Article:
Real vaccines, on the other hand (like the HPV vaccine), are made with known, measureable quantities of killed pathogens or individual pieces of them, such as proteins or inactivated toxins. Likewise, measurable immune responses are generated. In contrast, nosodes are made from solutions that have been randomly diluted (different providers dilute the materials differently) such that no measurable material remains. Because no infectious materials remains, measurable immune responses are not generated.
In July 2015, the Canadian Minister of Health required changes to labelling of nosodes. Beginning in January 2016, any nosodes must include the following statement: “This product is neither a vaccine nor an alternative to vaccination. This product has not been proven to prevent infection. Health Canada does not recommend its use in children and advises that your child receive all routine vaccinations.”
Studies on the diversity of antibody specificities indicate that the immune system has the capacity to respond to extremely large numbers of immunologically distinct regions of viruses and bacteria. Current data suggest that the theoretical capacity determined by the genes that make different antibodies would allow for as many as 109-1011 different kinds of antibodies (i.e., 1 billion to 100 billion). But this theoretical capacity is limited by the number of circulating antibody-producing cells (B cells or lymphocytes) and the likely redundancy of antibodies generated by one individual.
A more practical way to determine the diversity of the immune response would be to estimate the number of vaccines to which a child could respond at one time. Assuming the quantities of antibodies likely generated by an individual in 1 ml of blood (one-fifth of a teaspoon) during seven days after exposure to a vaccine, and the number of different specificities of those antibodies, then each infant would have the capacity to respond to about 10,000 vaccines at any one time. Using this estimate, one would predict that if 11 vaccines were given to infants at one time, then about 0.1 percent of the immune system would be "used up."
However, because B cells and other lymphocytes are constantly replenished, a vaccine never really "uses up" a fraction of the immune system. For example, the immune system has the ability to replenish about 2 billion lymphocytes each day. This replacement activity illustrates the enormous capacity of the immune system to generate lymphocytes as needed.
Parents may also take comfort in knowing that children are exposed to fewer immunologic components (like proteins and sugars [polysaccharides]) in vaccines today than in the past. The table below summarizes the number of proteins and polysaccharides contained in routinely recommended vaccines administered during the past 100 years. Although we now give children more vaccines, the actual number of immunologic components in vaccines has declined.
Whereas previously one vaccine, smallpox, contained about 200 proteins, now the 14* routinely recommended vaccines contain about 160 immunologic components (i.e., proteins or polysaccharides). Two factors account for this decline: first, the worldwide eradication of smallpox obviated the need for that vaccine, and second, advances in protein chemistry have resulted in vaccines containing fewer antigens (e.g. replacement of whole-cell with acellular pertussis vaccine).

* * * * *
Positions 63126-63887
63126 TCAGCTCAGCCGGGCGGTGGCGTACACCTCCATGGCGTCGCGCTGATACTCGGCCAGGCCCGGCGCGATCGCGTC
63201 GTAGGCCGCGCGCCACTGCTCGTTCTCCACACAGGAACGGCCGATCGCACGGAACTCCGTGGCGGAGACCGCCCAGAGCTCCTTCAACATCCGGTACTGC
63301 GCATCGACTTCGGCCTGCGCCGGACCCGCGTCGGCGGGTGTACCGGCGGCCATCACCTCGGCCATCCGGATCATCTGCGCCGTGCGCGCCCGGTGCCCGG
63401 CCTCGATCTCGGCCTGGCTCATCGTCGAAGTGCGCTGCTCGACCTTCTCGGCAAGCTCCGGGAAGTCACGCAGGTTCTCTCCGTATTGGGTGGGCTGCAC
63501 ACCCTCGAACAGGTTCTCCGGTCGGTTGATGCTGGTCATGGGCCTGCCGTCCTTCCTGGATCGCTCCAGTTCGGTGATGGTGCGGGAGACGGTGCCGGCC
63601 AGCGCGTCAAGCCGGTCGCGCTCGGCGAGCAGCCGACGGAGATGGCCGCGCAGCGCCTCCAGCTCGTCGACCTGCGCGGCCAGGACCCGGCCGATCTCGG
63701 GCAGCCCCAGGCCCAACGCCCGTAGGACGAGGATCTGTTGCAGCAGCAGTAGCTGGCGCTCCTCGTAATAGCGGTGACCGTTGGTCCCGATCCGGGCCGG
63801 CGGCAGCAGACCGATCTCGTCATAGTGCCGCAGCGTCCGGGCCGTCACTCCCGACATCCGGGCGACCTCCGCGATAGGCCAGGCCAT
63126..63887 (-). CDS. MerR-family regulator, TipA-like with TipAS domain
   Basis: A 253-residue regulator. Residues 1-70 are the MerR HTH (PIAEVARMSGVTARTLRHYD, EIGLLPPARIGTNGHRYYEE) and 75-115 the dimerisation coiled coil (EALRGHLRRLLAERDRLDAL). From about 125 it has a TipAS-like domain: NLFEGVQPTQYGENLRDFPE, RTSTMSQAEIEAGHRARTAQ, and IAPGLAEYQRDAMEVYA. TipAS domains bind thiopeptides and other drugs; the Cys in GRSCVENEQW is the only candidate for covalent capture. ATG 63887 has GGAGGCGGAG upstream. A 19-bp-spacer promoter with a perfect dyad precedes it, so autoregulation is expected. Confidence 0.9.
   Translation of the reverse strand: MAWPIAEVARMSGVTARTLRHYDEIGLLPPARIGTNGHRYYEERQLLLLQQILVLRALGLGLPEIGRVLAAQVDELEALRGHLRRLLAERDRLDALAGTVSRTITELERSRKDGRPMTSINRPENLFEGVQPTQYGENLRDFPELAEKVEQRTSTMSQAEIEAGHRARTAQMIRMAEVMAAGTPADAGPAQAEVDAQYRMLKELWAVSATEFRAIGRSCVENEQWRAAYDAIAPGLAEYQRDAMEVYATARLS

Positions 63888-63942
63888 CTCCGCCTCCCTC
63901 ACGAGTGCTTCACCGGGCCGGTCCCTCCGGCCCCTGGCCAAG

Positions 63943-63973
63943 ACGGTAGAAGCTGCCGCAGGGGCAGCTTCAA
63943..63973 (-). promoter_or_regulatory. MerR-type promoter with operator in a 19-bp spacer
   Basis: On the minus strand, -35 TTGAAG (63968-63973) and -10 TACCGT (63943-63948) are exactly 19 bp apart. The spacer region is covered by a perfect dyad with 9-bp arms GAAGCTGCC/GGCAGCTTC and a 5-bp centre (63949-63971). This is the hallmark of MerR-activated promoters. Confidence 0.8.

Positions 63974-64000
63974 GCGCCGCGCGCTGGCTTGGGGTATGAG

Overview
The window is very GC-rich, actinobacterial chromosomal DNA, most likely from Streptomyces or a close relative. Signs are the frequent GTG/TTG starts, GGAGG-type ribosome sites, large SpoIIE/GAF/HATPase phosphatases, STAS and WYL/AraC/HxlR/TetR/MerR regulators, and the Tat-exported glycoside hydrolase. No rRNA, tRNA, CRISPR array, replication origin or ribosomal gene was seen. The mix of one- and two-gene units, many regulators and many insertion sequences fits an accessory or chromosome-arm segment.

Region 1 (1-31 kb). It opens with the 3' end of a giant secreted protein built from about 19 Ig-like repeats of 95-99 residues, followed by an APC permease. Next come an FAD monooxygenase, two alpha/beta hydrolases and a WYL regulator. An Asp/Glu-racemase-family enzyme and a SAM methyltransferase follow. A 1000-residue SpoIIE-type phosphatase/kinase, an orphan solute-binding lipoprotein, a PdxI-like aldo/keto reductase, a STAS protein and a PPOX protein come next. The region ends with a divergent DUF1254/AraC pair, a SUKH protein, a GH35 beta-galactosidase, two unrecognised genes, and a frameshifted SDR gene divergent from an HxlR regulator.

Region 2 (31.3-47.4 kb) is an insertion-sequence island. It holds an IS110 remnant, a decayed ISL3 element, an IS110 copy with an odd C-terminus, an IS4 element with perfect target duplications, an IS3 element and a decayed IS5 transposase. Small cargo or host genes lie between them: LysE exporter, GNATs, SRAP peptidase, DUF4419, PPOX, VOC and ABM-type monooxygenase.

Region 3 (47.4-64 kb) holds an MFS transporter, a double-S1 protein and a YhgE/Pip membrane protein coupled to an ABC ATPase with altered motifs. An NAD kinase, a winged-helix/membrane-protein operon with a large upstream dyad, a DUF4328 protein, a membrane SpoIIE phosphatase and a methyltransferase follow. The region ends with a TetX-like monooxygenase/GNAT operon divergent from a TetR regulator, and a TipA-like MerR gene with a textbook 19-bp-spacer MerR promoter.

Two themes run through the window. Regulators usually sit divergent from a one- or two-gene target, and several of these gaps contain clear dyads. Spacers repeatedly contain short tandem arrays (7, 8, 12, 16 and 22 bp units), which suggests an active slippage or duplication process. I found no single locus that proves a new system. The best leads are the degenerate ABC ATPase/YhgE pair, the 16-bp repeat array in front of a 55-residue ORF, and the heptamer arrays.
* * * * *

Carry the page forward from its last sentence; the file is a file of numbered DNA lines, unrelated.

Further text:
*Infants and young children receive vaccines to prevent 14 different diseases; some are given in combination.
Adapted from: Offit PA, et al. Addressing parents' concerns: Do vaccines weaken or overwhelm the infant's immune system? Pediatrics 2002;109:124-129.
Learn more about concerns surrounding the number of vaccines by watching this short video, part of the Talking About Vaccines with Dr. Paul Offit video series.
Vaccinated children are not at greater risk of other infections (infections not prevented by the vaccines) than unvaccinated children. On the contrary, in Germany, a study of 496 vaccinated and unvaccinated children found that children who received immunizations against diphtheria, pertussis, tetanus, Haemophilus influenzae type b (Hib) and polio within the first three months of life had fewer infections with vaccine-related and unrelated pathogens than the non-vaccinated group.
Bacterial and viral infections, on the other hand, often predispose children and adults to severe, invasive infections with other pathogens. For example, children with pneumococcal pneumonia are more likely to have had a recent influenza infection than other children. Similarly, varicella infection increases susceptibility to the 'flesh-eating bacteria (i.e., group A strep).
Some parents may be concerned that children with acute illnesses are less likely to respond to vaccines or are more likely to develop severe reactions to vaccines than are healthy children. Alternatively, some parents may believe that children who are ill shouldn't further burden an immune system already committed to fighting an infection. However, vaccine-specific antibody responses and rates of vaccine-associated adverse reactions of children with mild or moderate illnesses are comparable to those of healthy children. For example, the presence of upper respiratory tract infections, ear infections, fever, skin infections or diarrhea does not affect the level of protective antibodies induced by immunization.
Data on the capacity of vaccines to induce protective immune responses in children with severe infections (such as those with bacterial pneumonia or meningitis) are lacking. Although a delay in vaccines is recommended for children with severe illnesses until the symptoms of illness resolve, this recommendation is not based on the likelihood that the child will have an inadequate immune response to the vaccine. Rather, the reason for deferring immunization is to avoid superimposing a reaction to the vaccine on the underlying illness or to mistakenly attribute a manifestation of the underlying illness to the vaccine.